6. Never use ‘suddenly’ or ‘all hell broke loose’
Elmore says: ‘Never use the words “suddenly” or “all hell broke loose”. This rule doesn’t require an explanation. I have noticed that writers who use “suddenly” tend to exercise less control in the application of exclamation points.’
There is absolutely no reason to believe that a single word will automatically impair the quality of your writing, unless that word is ‘refudiate’ (or anything else invented by Sarah Palin). Elmore’s sixth commandment can safely be ignored, although all creative writing tutors will tell you to use adverbs sparingly…
The Guardian were on top Elmore-defying form when reporting the London riots last summer: ‘a peaceful protest, then suddenly all hell broke loose’ was the headline for a piece on 7th August. Presumably the sub-editor was sleeping on the streets by the 8th.
Reasons to ignore him:
Elmore Leonard, Djibouti
‘And all hell broke loose…’
Where better to start than with Elmore himself? It took him 44 novels to work up to such a flagrant violation of his own rules, but in Djibouti ‘all hell broke loose’ appears twice, both in lines of dialogue rather than in the narrative. Leonard is enjoying a joke at his own expense here — even he doesn’t truly believe that there are ‘rules of writing’ which must be adhered to at all costs. And if there were, the first rule should be that all writers must possess the capacity to laugh at themselves from time to time.
Robert Graves, I, Claudius
‘I, Tiberius Claudius Drusus Nero Germanicus This-that-and-the-other (for I shall not trouble you yet with all my titles) who was once, and not so long ago either, known to my friends and relatives and associates as “Claudius the Idiot,” or “That Claudius,” or “Claudius the Stammerer,” or “Clau-Clau-Claudius” or at best as “Poor Uncle Claudius,” am now about to write this strange history of my life; starting from my earliest childhood and continuing year by year until I reach the fateful point of change where, some eight years ago, at the age of fifty-one, I suddenly found myself caught in what I may call the “golden predicament” from which I have never since become disentangled.’
And that’s just the opening sentence. Graves initially struggled to make a living from writing, telling the BBC that ‘there’s no money in poetry, but then there’s no poetry in money either’, and I, Claudius was something of a ‘get (relatively) rich quick’ scheme, written in order to support his poetry career. All too predictably, the Claudius novels have outlived the poems: I, Claudius was chosen as one of TIME magazine’s hundred best English-language novels in 2005.
Jane Austen, Pride and Prejudice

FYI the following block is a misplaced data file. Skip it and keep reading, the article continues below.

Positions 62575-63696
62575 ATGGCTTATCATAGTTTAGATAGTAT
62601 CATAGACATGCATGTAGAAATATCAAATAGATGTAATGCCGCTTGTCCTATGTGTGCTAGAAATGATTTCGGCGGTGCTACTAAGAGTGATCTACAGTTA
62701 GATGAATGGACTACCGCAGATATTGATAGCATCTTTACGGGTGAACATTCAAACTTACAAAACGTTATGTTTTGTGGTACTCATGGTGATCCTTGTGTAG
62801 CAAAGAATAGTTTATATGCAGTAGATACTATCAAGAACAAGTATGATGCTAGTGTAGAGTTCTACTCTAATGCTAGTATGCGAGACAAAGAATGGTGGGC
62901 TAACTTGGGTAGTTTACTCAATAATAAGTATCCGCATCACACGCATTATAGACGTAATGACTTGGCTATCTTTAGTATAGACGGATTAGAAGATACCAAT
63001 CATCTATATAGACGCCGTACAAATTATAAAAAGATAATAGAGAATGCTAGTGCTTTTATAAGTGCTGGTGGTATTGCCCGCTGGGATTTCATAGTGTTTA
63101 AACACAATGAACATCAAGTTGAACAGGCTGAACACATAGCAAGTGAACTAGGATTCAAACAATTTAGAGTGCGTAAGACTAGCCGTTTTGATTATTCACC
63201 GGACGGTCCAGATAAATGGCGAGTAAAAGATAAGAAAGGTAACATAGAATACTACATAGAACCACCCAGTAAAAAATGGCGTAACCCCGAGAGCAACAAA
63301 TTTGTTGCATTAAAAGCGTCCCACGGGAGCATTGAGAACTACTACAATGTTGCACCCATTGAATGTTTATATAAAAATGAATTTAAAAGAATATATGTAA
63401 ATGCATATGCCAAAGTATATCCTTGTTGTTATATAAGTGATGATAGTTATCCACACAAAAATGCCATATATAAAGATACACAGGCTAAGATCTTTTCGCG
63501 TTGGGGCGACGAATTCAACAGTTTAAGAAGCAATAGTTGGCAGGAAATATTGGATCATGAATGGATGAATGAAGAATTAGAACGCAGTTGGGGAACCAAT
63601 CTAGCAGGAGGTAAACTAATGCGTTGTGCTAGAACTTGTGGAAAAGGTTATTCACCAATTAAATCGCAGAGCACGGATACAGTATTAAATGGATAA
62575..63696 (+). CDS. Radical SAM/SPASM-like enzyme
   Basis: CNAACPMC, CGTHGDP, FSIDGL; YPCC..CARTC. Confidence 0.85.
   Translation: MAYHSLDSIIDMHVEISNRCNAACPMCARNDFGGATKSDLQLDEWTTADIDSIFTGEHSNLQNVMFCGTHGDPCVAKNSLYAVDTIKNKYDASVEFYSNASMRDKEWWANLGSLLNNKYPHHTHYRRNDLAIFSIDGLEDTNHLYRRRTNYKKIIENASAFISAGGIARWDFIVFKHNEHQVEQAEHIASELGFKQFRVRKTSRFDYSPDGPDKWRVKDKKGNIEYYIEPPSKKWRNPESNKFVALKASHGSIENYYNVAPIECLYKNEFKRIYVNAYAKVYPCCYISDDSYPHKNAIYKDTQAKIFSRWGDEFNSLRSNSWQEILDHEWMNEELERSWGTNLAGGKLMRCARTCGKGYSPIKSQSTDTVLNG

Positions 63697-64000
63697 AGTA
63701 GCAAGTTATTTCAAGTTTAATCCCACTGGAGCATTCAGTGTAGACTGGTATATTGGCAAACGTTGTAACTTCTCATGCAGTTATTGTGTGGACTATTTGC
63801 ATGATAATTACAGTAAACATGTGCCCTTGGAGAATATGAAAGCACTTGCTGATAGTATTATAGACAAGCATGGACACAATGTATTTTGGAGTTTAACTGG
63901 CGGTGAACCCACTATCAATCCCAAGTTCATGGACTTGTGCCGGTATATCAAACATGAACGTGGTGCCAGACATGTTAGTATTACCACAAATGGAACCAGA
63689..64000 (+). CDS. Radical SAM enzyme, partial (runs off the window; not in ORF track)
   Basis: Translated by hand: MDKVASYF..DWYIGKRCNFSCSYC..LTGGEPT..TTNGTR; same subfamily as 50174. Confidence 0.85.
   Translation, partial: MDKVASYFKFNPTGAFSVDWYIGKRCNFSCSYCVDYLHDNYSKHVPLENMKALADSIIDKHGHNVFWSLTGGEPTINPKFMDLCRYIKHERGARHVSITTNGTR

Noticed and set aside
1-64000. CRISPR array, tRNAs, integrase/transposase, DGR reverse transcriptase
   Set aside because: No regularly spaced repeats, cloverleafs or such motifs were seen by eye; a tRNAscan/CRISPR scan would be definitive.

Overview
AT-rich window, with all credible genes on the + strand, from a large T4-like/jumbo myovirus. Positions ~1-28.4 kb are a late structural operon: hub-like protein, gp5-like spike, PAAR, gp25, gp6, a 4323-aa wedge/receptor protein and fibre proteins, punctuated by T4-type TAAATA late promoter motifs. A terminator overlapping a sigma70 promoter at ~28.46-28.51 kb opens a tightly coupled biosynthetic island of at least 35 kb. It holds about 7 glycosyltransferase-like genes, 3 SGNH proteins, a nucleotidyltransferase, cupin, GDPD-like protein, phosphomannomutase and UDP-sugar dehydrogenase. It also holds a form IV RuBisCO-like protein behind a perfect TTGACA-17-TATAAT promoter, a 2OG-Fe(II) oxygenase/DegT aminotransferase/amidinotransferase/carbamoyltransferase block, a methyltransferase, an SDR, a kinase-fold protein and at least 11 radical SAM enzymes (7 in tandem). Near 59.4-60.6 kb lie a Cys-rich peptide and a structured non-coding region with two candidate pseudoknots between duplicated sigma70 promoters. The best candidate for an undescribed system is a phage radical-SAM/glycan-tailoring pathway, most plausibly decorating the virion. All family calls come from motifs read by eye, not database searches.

‘She was suddenly roused by the sound of the door-bell, and her spirits were a little fluttered by the idea of its being Colonel Fitzwilliam himself, who had once before called late in the evening, and might now come to inquire particularly after her.’
Current enthusiasm for Pride and Prejudice has a lot more to do with Colin Firth wearing a wet white shirt than Jane Austen’s effective use of adverbs, but the ‘suddenly’ in this sentence hasn’t done any harm to the book’s reputation. Austen, who wasn’t publicly identified as the author of her own novels until after her death, had her work resubmitted to publishers in 2007 by David Lassman, under the pseudonym ‘Alison Laydee’. The opening chapter of Pride and Prejudice, with character names and locations changed but the famous first line still intact, was unanimously rejected.
Charlotte Brontë, Jane Eyre
‘I wonder if he read that notion in my face; for, all at once, without speaking, he struck suddenly and strongly.’
Run through the top five of any list of ‘greatest novels in English’, and you’re likely to find at least two or three authors who use ‘suddenly’. (Admittedly, ‘all hell broke loose’ is rarer, and — to the best of my knowledge — doesn’t appear in the works of any of the Brontë sisters. Perhaps Jane Austen’s posthumous masterwork Pride and Prejudice and Zombies would be a better bet.) Here, John Reed is the obnoxious schoolboy punching below his weight and striking ‘suddenly and strongly.’
George Eliot, Middlemarch
‘And here was Mr. Lydgate suddenly corresponding to her ideal, being altogether foreign to Middlemarch, carrying a certain air of distinction congruous with good family, and possessing connections which offered vistas of that middle-class heaven, rank.’
A novel the size of Middlemarch was always going to be liberally sprinkled with uses of ‘suddenly’, which have done no damage whatsoever to George Eliot’s reputation. Regrettably, ‘all hell broke loose’ is conspicuous by its absence — until someone gets round to writing Middlemarch and Minotaurs/Mutant Mammoths/Marauding Man-Eating Monsters.